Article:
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Leon Edwards lived up to his "Rocky" nickname at UFC 286, out-dueling Kamaru Usman to win their trilogy. It was a massive achievement considering Usman is arguably the greatest welterweight the sport has seen since Georges St-Pierre. But in the aftermath of the win, the title picture isn't quite so settled.

UFC president Dana White remained steadfast at the post-fight press conference that Colby Covington is next in line for a title shot. Edwards has rejected the idea, showing more interest in the winner of Gilbert Burns vs. Jorge Masvidal at UFC 287. Belal Muhammad is having a tough time cutting through the chatter despite his strong resume. The presence of Khamzat Chimaev is fading from welterweight but the echoes are still there. And while they fight for attention and opportunities, the oncoming storm of Shavkat Rakhamonov looms over the division.

Let's break down the validity of each fighter's claim at present to a welterweight title shot in a sport that doesn't always reward what's fair.

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Colby Covington

Covington is the biggest benefactor of the mess at welterweight. Covington weighed in at UFC 286 as a surprise backup opponent for Edwards vs. Usman 3. His services were not needed that evening, but the UFC generally rewards fighters who successfully make weight with no guarantee of competing. Covington also has a higher profile than some of his contemporaries on this list. He goes straight into fight promotion with his trash talk and has experience headlining pay-per-views. He's ranked No. 2, behind only Usman, in the official UFC welterweight rankings but that is a consequence of how little the rankings shift.

Covington's credibility as a title challenger falls apart when you dig into the actual resume. He does not have an active winning streak and is coming off a win against Masvidal, the latter of whom is currently on a three-fight skid. We're at 14 months and counting since Covington's last in-cage appearance. Sure, he gave Usman two tough fights, but Edwards' takedown defense and superior striking at UFC 286 should concern Covington supporters. Covington is 14-3 overall in the UFC. Not a single one of the 14 fighters he's beaten has an active UFC win streak. In fact, most of them are no longer with the promotion, some are on losing streaks and others have retired.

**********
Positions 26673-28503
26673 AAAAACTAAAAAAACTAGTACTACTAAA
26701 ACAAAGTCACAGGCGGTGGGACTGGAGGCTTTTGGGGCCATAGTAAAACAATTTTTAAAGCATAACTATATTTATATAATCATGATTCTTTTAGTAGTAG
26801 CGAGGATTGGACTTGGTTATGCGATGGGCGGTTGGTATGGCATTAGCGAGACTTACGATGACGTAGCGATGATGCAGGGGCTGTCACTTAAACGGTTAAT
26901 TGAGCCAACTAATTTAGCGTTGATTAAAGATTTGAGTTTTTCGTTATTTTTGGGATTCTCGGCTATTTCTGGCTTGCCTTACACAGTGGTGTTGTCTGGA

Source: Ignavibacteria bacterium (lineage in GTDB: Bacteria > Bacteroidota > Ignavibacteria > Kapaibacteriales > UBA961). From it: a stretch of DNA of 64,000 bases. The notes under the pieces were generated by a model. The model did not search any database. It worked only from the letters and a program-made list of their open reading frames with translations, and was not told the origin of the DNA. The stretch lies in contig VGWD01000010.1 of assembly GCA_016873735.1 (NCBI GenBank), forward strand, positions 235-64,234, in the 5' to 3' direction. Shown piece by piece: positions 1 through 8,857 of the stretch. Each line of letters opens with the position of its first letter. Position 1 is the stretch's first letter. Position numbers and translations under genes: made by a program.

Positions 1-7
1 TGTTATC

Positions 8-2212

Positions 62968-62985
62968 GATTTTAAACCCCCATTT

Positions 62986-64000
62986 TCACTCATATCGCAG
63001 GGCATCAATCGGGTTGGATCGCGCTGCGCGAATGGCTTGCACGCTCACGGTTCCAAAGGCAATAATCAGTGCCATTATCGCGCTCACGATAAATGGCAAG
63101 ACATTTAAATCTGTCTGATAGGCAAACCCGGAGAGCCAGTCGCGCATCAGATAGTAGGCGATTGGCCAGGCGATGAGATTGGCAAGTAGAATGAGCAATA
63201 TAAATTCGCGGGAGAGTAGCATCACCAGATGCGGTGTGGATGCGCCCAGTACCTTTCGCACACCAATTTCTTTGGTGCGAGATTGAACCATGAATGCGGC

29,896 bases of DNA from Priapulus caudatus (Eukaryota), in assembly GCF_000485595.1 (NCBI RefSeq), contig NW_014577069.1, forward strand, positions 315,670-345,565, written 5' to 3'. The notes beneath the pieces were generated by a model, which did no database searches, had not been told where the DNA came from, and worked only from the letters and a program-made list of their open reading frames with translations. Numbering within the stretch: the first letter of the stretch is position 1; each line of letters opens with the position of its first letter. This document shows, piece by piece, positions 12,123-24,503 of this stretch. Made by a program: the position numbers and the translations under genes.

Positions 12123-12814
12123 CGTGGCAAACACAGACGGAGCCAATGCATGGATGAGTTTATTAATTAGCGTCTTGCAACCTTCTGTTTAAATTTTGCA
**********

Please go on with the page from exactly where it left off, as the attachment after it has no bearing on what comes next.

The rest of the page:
Covington has done nothing inside the cage lately to justify a world title fight. Yet his standing with the company, commitment to selling a fight and the division's lack of overall direction have him positioned as the top contender in the promotion's eyes.

Khamzat Chimaev

There may not be a welterweight on the planet that can keep Chimaev from being a UFC champion. Fortunately for the division, Chimaev did a remarkable job of removing himself from the conversation. Chimaev was handed the lay-up of all lay-ups against departing veteran Nate Diaz in the main event of UFC 279. Chimaev was so overweight, missing by 7.5 pounds, that UFC was forced to shuffle around three fights to keep the main card intact. White confirmed at the UFC 286 post-fight presser that Chimaev would next compete at middleweight.

It's a major shame for Chimaev, who likely has a harder path at 185-pounds with the likes of Robert Whittaker in the mix. Chimaev's early dominance across middleweight and welterweight is nearly unfathomable. Chimaev absorbed just one strike while dishing out 112 of them in his four UFC appearances. He then battled to a decision over Gilbert Burns before submitting Kevin Holland in his most recent outing.

Chimaev has the winning combination of resume, skills, star power and long-term potential dominance to be next in line, but circumstances have forced him out of the running.

Jorge Masvidal

It really says a lot about the nature of the business that Masvidal, someone currently on a three-fight losing streak, is on the mind of the UFC welterweight champ. It would certainly reinvigorate Masvidal if he could beat betting favorite Burns, but a win over the No. 5 ranked welterweight contender would not justify a title shot in a meritocratic process. The fight game is only occasionally a meritocracy. It's always prizefighting.